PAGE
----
Yesterday Anthony Watts posted on his Climate Change blog Watts Up With That? an article by Christopher Moncton.
Times are not easy for true-believers just now. The RSS satellite lower-troposphere temperature anomaly for March, just in, shows no global warming at all for 17 years 8 months. This remarkable 212-month period, enduring from August 1996 to March 2014, represents half of the entire 423-month satellite record since it began in January 1979
Figure 1. The remarkable 212-month absence of global warming, notwithstanding a record rate of increase in CO2 concentration. The Pause – the least-squares trend on the data for the past 17 years 8 months – now extends to just over half the entire 423-month Remote Sensing Systems satellite record since January 1979.
That's quite remarkable — 17 years and 8 months with no warming. Signs of desperation are appearing as the global warmists rejoin the attack with a renewed ferocity, threatening ever more dire consequences should we ignore their warnings of climate catastrophe. Just because it isn't getting warmer doesn't mean it isn't getting warmer! Or something.
But it hasn't been getting warmer for almost two decades, and though warmists have been at a loss to explain it, they've acknowledged the truth of it. Realizing that rising temperatures have not been rising for quite some time, the warmists traded in their "Global Warming" title for the more versatile, "Global Climate Change." Not sure if it's going to be hotter or colder? Global Climate Change! That's the ticket. No matter which way the satellite data goes, we've still got a crisis!
And it's a crisis that has not gone to waste.
According to the GAO, annual federal climate spending has increased from $4.6 billion in 2003 to $8.8 billion in 2010, amounting to $106.7 billion over that period. The money was spent in four general categories: technology to reduce greenhouse gas emissions, science to understand climate changes, international assistance for developing countries, and wildlife adaptation to respond to actual or expected changes. Technology spending, the largest category, grew from $2.56 billion to $5.5 billion over this period, increasingly advancing over others in total share. Data compiled by Joanne Nova at the Science and Policy Institute indicates that the U.S. Government spent more than $32.5 billion on climate studies between 1989 and 2009. This doesn’t count about $79 billion more spent for climate change technology research, foreign aid and tax breaks for “green energy.”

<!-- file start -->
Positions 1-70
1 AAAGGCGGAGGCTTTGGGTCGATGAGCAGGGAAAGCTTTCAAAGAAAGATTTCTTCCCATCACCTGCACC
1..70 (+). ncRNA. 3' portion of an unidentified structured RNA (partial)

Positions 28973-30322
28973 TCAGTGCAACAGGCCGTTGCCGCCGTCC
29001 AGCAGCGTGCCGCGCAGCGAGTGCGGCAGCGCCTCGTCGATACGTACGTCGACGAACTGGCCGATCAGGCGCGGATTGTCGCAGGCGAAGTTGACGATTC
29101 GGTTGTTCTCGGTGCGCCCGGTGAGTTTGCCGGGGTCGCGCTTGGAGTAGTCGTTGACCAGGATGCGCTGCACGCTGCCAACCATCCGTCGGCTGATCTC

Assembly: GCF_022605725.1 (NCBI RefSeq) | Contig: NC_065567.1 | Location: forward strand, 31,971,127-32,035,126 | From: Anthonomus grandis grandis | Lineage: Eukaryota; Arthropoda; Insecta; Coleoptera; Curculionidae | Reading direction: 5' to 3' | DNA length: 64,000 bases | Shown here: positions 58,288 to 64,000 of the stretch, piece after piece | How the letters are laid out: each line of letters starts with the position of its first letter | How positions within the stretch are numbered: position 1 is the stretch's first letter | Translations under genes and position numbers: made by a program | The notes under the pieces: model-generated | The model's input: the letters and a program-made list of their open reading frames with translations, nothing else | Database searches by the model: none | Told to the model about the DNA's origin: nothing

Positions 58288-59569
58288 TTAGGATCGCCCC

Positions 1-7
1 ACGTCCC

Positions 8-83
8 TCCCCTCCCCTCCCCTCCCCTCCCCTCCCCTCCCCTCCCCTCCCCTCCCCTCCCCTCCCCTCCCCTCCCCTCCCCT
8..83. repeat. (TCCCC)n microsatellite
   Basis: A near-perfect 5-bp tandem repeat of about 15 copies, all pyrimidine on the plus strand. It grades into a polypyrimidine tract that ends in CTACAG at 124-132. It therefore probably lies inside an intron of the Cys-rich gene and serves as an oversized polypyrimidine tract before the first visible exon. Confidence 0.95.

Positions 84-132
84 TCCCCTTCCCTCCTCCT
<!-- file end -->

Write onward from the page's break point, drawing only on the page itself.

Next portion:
The excerpt above is from an August, 2011 article in Forbes. I'm not going to add up the billions, but a lot of spending has gone on and is still going. It doesn't get the mention that it should. What you'll hear instead is from the parties cashing in on the government funding binge. Deniers are in the pay of the oil industry! So the hysteria continues.
And Obama has no plan to curtail it or cut spending of any kind. Well, that's not true. He will cut defense spending, but certainly not climate change spending, even if it's stopped getting warmer. We had more snow in New Hampshire this winter than a lot of people have seen in years — or ever. No matter. There has to be a crisis, so global warming will get a lot of government cash.
But the real crisis is political. Democrats expect to be in for a bad election year, so Obama's spending, global warming included, is the kind that's intended to win votes and campaign contributions for the Democratic party. It doesn't matter what the satellite data says.
Update: The Wall Street Journal notes the U.N. IPCC's "Fifth Assessment Report" on cimate which is somewhat less alarmists than reports past, but not by much.
The IPCC also turns out to have an agenda that's less about climate change than income inequality and redistribution. What else given the liberal fashions of the day? "Recognizing how inequality and marginalization perpetuate poverty is a prerequisite for climate-resilient development pathways," the IPCC insists, before suggesting that the costs for "global adaptation" should run between $70 billion and $100 billion a year from now until 2050.
Then we come to a bit of WSJ naivete.
[I]f you believe that the risks of climate change are sufficiently plausible that we should at least be considering an insurance policy of sorts, then the IPCC's policy recommendations could hardly be worse. The best environmental policy is economic growth. The richer you are, the more insurance you have. Wealth is what pays for robust safety standards and prevents sensible environmental regulations from being ignored or corrupted.
Yet the IPCC supports the very regulation, income redistribution and politically favored misallocation of resources that will make the world poorer—and less able to adapt if the climate threat proves to be as real as the U.N.'s computer models claim.
Income redistribution is the whole point of the global warming hysteria.
Another update: The report also says this:
"Existing gender inequalities are increased or heightened by climate-related hazards," says the report, while dilating on the deleterious effects global warming has on "discrimination based on gender, age, race, class, caste, indigeneity, and (dis)ability."
I wonder if that's "settled science" as well.